Masonry heaters were developed to control air flow in stoves. A masonry heater is designed to allow complete combustion by burning fuels at full-temperature with no restriction of air inflow. Due to its large thermal mass the captured heat is radiated over long periods of time without the need of constant firing, and the surface temperature is generally not dangerous to touch.

Metal stoves came into use in the 18th century. An early, and famous, example of a metal stove is the Franklin stove, said to have been invented by Benjamin Franklin in 1742. It had a labyrinthine path for hot exhaust gases to escape, thus allowing heat to enter the room instead of going up the chimney. The Franklin stove, however, was designed for heating, not for cooking. Benjamin Thompson at the turn to the 19th century was among the first to present a working metal kitchen stove. His Rumford fireplace used one fire to heat several pots that were also hung into holes so that they could be heated from the sides, too. It was even possible to regulate the heat individually for each hole. His stove was designed for large canteen or castle kitchens, though. It would take another 30 years until the technology had been refined and the size of the iron stove been reduced enough for domestic use. Philo Stewart's Oberlin stove was a much more compact, wood-burning cast-iron stove, patented in the U.S. in 1834. It became a huge commercial success with some 90,000 units sold in the next 30 years. In Europe, similar designs also appeared in the 1830s. In the following years, these iron stoves evolved into specialised cooking appliances with flue pipes connected to the chimney, oven holes, and installations for heating water. The originally open holes into which the pots were hung were now covered with concentric iron rings on which the pots were placed. Depending on the size of the pot or the heat needed, one could remove the inner rings.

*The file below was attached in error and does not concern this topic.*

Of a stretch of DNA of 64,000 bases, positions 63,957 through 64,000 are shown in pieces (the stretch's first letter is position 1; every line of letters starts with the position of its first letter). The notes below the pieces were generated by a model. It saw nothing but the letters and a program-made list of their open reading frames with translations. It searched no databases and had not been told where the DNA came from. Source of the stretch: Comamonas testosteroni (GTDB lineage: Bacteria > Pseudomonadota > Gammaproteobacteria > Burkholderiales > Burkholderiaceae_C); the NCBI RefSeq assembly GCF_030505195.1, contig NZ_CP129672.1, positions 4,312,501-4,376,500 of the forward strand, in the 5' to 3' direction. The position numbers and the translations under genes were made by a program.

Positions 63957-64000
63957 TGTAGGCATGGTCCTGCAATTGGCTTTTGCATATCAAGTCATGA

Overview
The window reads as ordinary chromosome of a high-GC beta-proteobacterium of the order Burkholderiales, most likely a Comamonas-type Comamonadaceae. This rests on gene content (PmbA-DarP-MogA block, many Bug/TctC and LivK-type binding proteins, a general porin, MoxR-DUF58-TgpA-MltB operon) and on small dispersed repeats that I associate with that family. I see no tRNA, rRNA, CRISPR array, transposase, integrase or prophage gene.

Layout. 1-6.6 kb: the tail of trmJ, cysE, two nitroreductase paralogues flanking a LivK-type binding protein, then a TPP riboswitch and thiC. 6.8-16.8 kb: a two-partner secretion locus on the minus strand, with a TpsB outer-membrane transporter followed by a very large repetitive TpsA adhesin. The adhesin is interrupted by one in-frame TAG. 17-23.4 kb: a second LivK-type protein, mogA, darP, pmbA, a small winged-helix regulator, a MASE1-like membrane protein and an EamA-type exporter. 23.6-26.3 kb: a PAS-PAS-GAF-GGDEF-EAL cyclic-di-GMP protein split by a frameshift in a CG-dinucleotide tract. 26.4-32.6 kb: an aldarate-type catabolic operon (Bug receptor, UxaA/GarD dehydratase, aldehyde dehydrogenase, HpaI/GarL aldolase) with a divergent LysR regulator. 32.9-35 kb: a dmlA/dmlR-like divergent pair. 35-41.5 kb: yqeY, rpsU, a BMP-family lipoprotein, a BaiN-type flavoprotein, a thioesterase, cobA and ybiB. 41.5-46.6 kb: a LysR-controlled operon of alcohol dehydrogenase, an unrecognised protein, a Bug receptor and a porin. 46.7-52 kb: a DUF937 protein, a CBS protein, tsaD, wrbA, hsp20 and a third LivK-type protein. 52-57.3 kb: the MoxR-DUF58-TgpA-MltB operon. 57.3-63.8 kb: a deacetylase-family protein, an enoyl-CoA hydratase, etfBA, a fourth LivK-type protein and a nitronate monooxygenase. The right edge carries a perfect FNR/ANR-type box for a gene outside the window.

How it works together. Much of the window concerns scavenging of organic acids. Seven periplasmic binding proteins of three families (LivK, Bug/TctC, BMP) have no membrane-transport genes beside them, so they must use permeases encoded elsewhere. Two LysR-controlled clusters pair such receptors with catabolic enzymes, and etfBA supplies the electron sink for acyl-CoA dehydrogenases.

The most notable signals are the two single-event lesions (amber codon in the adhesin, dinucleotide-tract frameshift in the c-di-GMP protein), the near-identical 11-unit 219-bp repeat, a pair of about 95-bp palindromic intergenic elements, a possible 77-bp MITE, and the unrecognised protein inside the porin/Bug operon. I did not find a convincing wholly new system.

Modern stove designs Edit

Corn and pellet stoves and furnaces are a type of biofuel stove. The shelled dry kernel of corn, also called a corn pellet, creates as much heat as a wood pellet but generates more ash. "Corn pellet stoves and wood pellet stoves look the same from the outside. Since they are highly efficient, they don't need a chimney; instead they can be vented outdoors by a four-inch (102 mm) pipe through an outside wall and so can be located in any room in the home." [2]

A pellet stove uses small, biological fuel pellets which are renewable and very clean-burning. Home heating using a pellet stove is an alternative currently used throughout the world, with rapid growth in Europe. The pellets are made of renewable material –- typically wood sawdust or off-cuts. There are currently more than half a million homes in North America using pellet stoves for heat, and probably a similar number in Europe. The pellet stove typically uses a feed screw to transfer pellets from a storage hopper to a combustion chamber. Air is provided for the combustion by an electric blower. The ignition is automatic, using a stream of air heated by an electrical element. The rotation speed of the feeder and the fan speeds can be varied to modulate the heat output.